A 401(k) is a type of retirement plan, but it’s not a traditional pension plan.
A traditional pension plan has defined benefits. The beneficiary of a pension plan (and their employer) puts money each month into the pension fund. That fund grows over the years. Eventually, the employee reaches retirement age and the fund starts to make payments.
Those pension payments will be the same regardless of how well the fund has performed. If the fund hasn’t grown enough to make those payments, the employer is responsible for making up the difference.
It’s a commitment that companies are now less willing to accept. Few institutions outside the public sector now offer pensions with defined and guaranteed benefits.
Instead, they’re moving to defined contribution plans such as 401(k)s. Each month, the employee (and the company) put a set amount of money into the fund. The amount that the fund pays out on retirement will depend on the performance of the fund. If the markets haven’t performed well, the payouts may be lower than the retiree expects.
On the other hand, if the fund and the markets have performed well, the retiree could have a higher income than they anticipated.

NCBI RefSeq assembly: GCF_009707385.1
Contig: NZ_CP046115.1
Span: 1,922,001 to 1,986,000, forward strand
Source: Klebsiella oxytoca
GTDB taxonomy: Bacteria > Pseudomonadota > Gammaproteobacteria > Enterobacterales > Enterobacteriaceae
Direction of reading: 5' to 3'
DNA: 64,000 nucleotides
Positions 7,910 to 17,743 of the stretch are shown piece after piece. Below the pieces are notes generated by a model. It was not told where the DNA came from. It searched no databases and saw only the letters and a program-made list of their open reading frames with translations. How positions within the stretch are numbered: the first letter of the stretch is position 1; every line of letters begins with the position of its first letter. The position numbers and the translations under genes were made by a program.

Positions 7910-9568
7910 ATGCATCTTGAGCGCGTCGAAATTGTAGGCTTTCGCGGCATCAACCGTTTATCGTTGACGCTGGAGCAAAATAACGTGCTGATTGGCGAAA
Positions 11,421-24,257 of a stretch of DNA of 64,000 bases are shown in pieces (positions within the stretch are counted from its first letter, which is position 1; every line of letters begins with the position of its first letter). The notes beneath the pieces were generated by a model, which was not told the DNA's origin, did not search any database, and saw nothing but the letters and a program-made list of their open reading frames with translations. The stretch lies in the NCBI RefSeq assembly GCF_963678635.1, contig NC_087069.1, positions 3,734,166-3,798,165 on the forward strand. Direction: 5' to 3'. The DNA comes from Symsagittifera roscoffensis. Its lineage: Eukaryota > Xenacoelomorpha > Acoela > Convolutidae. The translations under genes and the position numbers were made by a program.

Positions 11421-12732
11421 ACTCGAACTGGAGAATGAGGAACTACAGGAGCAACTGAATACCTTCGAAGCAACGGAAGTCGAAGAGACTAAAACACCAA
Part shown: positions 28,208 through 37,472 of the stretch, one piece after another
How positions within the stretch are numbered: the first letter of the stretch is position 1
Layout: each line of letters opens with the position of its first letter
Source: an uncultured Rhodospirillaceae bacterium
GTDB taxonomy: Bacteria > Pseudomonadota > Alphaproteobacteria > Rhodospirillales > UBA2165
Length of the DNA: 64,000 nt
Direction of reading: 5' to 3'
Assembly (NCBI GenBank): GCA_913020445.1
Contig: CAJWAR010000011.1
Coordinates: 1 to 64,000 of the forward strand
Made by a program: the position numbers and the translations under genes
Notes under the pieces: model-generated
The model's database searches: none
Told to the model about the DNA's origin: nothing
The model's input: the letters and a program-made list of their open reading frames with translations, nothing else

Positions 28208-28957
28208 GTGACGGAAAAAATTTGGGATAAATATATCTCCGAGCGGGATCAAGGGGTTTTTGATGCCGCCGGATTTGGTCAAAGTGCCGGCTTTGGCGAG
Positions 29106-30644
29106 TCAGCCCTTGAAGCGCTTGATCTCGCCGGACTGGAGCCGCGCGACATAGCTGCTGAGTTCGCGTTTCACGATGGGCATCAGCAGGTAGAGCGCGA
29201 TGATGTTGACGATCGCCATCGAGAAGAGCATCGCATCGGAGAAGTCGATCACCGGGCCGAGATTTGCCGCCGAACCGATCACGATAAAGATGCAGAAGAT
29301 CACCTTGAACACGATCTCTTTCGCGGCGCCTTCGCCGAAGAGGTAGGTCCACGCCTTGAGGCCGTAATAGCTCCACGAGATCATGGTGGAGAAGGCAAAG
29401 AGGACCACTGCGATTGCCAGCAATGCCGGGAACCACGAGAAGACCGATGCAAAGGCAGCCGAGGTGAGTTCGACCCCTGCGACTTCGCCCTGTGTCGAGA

Defined contribution plans remove the commitment from the employer and leave retirees uncertain of the amount they’ll receive when they stop working.
- What Is a 401(k)?
- How a 401k Plan Works
- 401k Contribution Limits
- The Difference Between a 401(k) and a Pension
- The Benefits of a 401k
- Four Alternative 401(k) Plans
- How Employers Should Choose a 401(k)
- What Is an Indexed Annuity?
- 5 Questions Employees Should Ask Before Choosing a 401(k)
- Contributing to Your 401(k) Plan
- Contribution Limits
- Matching Contributions
- Your Age
- How to Set Your 401(k) Contribution Targets
- Calculating Your Social Security Benefits
- What’s In Your 401k Plan?
- Track Your 401(k)
- The Present and Future Value of Your 401(k) and Why You Need to Know Them
- Rolling Over Your 401(k)
- You Don’t Have to Rollover Today
- Moving Your 401(k) to Your New Employer With a Direct Rollover
- Moving Your 401(k) to Your New Employer With a 60-Day Rollover
- Borrowing Funds from Your 401(k)
- Lend Yourself Interest-Free 401(k) Funds
- Borrowing from Your 401(k) to Buy a Home